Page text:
The Nostradamus of Engineering Workstations
Re-inventing the world one engineering workstation at a time

Back in 1986, while most people were busy cranking up the volume on their boomboxes or rocking out to hair metal bands, I was revolutionising the tech world one workstation at a time. Now, before you picture me in a lab coat and safety goggles, let’s set the scene straight: I was an engineering workstation salesman, but with the vision of a tech oracle!

The First Sale: LISPing into the Future

Picture this: my first engineering workstation sale was to a professor developing in LISP (List Processing Language). Ah, LISP—a language so ancient that programmers today whisper its name like an incantation from a bygone era. If you’ve ever tried to read LISP code, you might feel like you’re deciphering an ancient scroll or trying to read a particularly aggressive IKEA instruction manual. But there was our hero, me, enthusiastically selling a workstation designed for this mystical language.

It’s 1986. Shoulder pads are in, the internet is but a twinkle in the DARPA’s eye, and I am already knee-deep in the world of AI development. Who knew that LISP, a language known for its parentheses (and more parentheses), would be a cornerstone of artificial intelligence research?

The Second Sale: A 3D Leap into the Abyss

Don's second big sale was a workstation equipped with a 3D solid modeling system, complete with GPUs for radiosity, ray tracing, and NURBS (Non-Uniform Relational B-Splines, or as I like to call them, "Not Usually Recognised By Salespeople"). For the uninitiated, these terms might sound like the names of obscure 80s techno bands, but in reality, they were cutting-edge technologies in computer graphics.

Imagine the scene: me, with a glint in my eye, explaining to a skeptical engineer how this workstation would render 3D models with unparalleled precision. “Radiosity will give you realistic lighting,” I’d say, “Ray tracing will make it look like Pixar (did they exist then?) had a hand in it, and NURBS… well, they’ll spline your B’s like nothing else!”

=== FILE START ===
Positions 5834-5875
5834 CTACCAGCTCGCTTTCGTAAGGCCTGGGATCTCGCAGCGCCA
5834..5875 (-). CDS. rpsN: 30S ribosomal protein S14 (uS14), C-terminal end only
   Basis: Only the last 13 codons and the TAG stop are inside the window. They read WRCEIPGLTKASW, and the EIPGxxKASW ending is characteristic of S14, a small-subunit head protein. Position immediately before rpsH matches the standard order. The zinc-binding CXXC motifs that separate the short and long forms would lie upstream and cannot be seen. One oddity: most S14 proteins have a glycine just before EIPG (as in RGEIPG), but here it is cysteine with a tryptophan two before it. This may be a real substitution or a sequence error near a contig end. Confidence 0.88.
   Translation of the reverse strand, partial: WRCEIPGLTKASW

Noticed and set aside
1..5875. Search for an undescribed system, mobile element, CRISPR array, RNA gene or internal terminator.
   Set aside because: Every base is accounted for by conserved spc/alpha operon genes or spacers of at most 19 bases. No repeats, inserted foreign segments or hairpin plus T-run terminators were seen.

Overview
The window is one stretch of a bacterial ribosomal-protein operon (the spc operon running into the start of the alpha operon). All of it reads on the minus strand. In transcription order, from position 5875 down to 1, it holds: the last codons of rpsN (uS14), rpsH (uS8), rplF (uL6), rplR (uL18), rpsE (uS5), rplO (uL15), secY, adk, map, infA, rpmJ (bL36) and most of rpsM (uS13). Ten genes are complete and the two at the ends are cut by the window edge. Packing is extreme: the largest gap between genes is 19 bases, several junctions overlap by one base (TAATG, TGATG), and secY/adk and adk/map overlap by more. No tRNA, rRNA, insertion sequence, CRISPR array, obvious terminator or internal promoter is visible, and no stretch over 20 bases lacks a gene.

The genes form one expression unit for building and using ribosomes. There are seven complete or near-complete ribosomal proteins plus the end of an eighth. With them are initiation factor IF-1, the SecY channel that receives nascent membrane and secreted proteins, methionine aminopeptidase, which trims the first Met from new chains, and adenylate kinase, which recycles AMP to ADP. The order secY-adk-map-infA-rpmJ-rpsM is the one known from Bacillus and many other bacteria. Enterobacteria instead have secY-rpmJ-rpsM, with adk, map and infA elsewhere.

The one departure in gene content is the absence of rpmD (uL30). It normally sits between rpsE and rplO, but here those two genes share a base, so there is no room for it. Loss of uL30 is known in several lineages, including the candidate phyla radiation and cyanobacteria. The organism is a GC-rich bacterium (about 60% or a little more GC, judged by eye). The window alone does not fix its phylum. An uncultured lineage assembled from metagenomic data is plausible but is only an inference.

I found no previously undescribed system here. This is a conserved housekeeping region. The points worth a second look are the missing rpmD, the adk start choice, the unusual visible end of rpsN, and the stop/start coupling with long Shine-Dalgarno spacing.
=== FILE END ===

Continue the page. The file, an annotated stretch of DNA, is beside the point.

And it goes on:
The Unforeseen Prophecy

Fast forward 30 years, and these technologies are the bedrock of generative AI. I, with my impeccable sales instincts, was essentially the Nostradamus of the engineering workstation world. Who could have predicted that the LISP-loving professor and the 3D modeling enthusiast would be the unwitting pioneers of the AI revolution?

Today’s generative AI systems owe a debt of gratitude to those early adopters who took a chance on the technology I was selling. It’s as if I was unknowingly planting the seeds of a tech revolution, one workstation at a time. If only I had known, I might have invested in some tech stocks instead of spending all his commission on mullet maintenance products!

A Retrospective Chuckle

In hindsight, it’s amusing to think about how those early workstations were like the clunky, brick-sized mobile phones of the computing world. But my sales prowess and visionary clients laid the groundwork for the sleek, AI-driven technologies we take for granted today.

So, here’s to me: the unsung hero of early engineering workstations, the man who inadvertently foresaw the future of AI, and the guy who still has a killer vinyl collection. If you ever need a workstation sold with the foresight of a tech prophet, you know who to call.

And remember, the next time you hear the term NURBS, don’t think of a tech acronym—think of me, with a sly grin, knowing I was just a few decades ahead of his time.



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